Within thirty seconds of stepping onto stage, A.A. Bondy effortlessly ensnares the entire audience in a tangled web of his fingers and guitar strings. In support of his stunning new album, Believers, A.A. (short for Auguste Arthur) delights a humble gathering of fans at The Toff to an evening of the most tender melodies and fragile guitars.

Buoyant before an ocean backdrop, Bondy’s guitar momentarily morphs into a majestic creature of the sea, with its soothing solemnity resembling whale songs. He commences the set with “The Heart Is Wiling”, the opening track and lead single from his recent album. Tall and thin, with eyes that could shatter you with one glance, Bondy’s voice is a refined amalgamation of a raspy grunge growl and a sombre country wail. His fingers tread so lightly that occasionally, if you were to close your eyes and let the music flow to your ears without distraction; you’d swear you were hearing a harp, rather than a guitar.

Bondy’s music recounts the tales of a wayward soul, who has wandered aimlessly across the earth, both through the most beautiful landscapes and urban wastelands. His melodies and lyrics could sing the burden of a thousand men, while his hypnotic guitars and entrancing basslines could soothe the residual pain. “Down In the Fire (Lost Sea)” builds to a climactic conclusion of flawed beauty, while the achingly seductive “Surfer King” displays Bondy’s penchant for penning lyrics can both enthrall and stun.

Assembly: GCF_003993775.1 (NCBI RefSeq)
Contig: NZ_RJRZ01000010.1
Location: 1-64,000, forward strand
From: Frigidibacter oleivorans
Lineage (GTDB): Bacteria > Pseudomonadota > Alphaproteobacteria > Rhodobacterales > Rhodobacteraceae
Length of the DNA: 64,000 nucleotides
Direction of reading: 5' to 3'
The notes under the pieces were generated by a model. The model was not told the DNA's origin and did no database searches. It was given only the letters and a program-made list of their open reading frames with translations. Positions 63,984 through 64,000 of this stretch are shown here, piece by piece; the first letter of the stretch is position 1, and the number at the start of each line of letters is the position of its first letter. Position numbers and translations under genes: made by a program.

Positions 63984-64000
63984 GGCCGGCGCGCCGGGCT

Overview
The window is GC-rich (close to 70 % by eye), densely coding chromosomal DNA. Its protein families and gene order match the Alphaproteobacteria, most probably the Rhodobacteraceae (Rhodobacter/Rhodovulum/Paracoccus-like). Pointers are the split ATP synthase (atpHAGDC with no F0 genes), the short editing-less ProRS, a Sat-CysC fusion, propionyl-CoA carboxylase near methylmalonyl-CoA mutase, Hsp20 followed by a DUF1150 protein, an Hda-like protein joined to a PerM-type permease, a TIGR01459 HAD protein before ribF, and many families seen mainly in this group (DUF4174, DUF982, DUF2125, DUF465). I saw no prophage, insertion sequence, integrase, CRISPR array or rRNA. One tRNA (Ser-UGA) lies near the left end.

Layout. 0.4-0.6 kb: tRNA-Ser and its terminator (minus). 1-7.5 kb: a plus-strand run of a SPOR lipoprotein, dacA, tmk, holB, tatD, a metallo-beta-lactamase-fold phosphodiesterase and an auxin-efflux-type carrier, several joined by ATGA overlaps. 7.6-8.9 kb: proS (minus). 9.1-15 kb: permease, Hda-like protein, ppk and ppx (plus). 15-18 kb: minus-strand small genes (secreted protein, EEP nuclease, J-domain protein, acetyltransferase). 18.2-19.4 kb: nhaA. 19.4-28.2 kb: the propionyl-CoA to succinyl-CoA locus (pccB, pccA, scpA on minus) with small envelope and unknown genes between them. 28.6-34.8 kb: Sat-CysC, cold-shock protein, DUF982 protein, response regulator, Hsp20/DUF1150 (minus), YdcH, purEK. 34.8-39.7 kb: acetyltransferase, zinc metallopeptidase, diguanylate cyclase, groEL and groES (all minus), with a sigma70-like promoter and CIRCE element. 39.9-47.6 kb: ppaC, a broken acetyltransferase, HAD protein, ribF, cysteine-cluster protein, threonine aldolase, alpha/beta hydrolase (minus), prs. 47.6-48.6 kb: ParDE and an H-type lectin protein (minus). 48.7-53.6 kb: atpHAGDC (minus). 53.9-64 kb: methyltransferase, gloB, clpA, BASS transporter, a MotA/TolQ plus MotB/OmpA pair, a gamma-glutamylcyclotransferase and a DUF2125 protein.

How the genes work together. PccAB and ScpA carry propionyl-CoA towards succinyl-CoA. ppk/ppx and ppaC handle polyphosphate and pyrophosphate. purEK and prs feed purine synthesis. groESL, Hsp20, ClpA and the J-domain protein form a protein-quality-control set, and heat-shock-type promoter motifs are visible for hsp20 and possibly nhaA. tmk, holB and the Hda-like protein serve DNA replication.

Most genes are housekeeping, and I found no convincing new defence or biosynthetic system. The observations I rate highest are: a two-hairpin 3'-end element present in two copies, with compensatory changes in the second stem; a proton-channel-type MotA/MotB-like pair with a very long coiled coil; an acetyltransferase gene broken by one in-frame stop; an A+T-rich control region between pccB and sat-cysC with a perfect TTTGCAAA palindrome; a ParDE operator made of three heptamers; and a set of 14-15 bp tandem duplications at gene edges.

‘Our brains aren’t working today, so I’m not going to say much,’ Bondy admits, clearly struggling to overcome jetlag, ‘but that doesn’t mean we’re not having a good time, because we are!’ Throughout the set, Bondy seems continually at war with himself on the subject of stage banter, occasionally commencing a story before consciously stopping himself. At one point, he physically muzzles himself with his hands, which results in much laughter from the crowd.

“Mightiest of Guns” bleeds effortlessly into the haunting despondency of “A Slow Parade”. His spellbinding execution of “Drmz” renders the audience completely captivated. Despite being in a room full of people, it’s hard to disconnect yourself from Bondy’s hypnotizing, introspective lyricism and be reminded that he’s not just serenading you.

The set concludes with “When the Devil’s Loose”, a mesmerizing ballad to soundtrack your lone parade through a foreign town, with sinister vocals, abrupt strums of a portentous guitar and lyrics that traverse an intricate maze of misadventure and sin.

Bondy literally leaves the crowd shouting for more, and it’s no surprise when he obliges. Returning without his backing band for the encore, he immediately launches into a cover of the popular jazz standard, “My Funny Valentine”, toned down and injected with his own unique dose of folk and Americana. Finally, he closes the evening with the inhabiting melancholia of “I Can See the Pines Are Dancing”.

Swinging tales of burden and beauty, while forever embedding his magnetic voice in our minds, Bondy offers a live musical experience to which no one can compare. He skillfully draws the audience in, but we should be cautious to not get too close, for fear of catching some of the burden that paints his lyrics in such haunting shades of grey.

– Lara Moates